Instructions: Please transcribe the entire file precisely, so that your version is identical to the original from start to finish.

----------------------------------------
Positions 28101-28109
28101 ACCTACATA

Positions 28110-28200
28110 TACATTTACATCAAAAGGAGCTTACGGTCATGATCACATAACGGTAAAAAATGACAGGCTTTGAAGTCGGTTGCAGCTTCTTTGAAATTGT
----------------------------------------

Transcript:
Positions 28101-28109
28101 ACCTACATA

Positions 28110-28200
28110 TACATTTACATCAAAAGGAGCTTACGGTCATGATCACATAACGGTAAAAAATGACAGGCTTTGAAGTCGGTTGCAGCTTCTTTGAAATTGT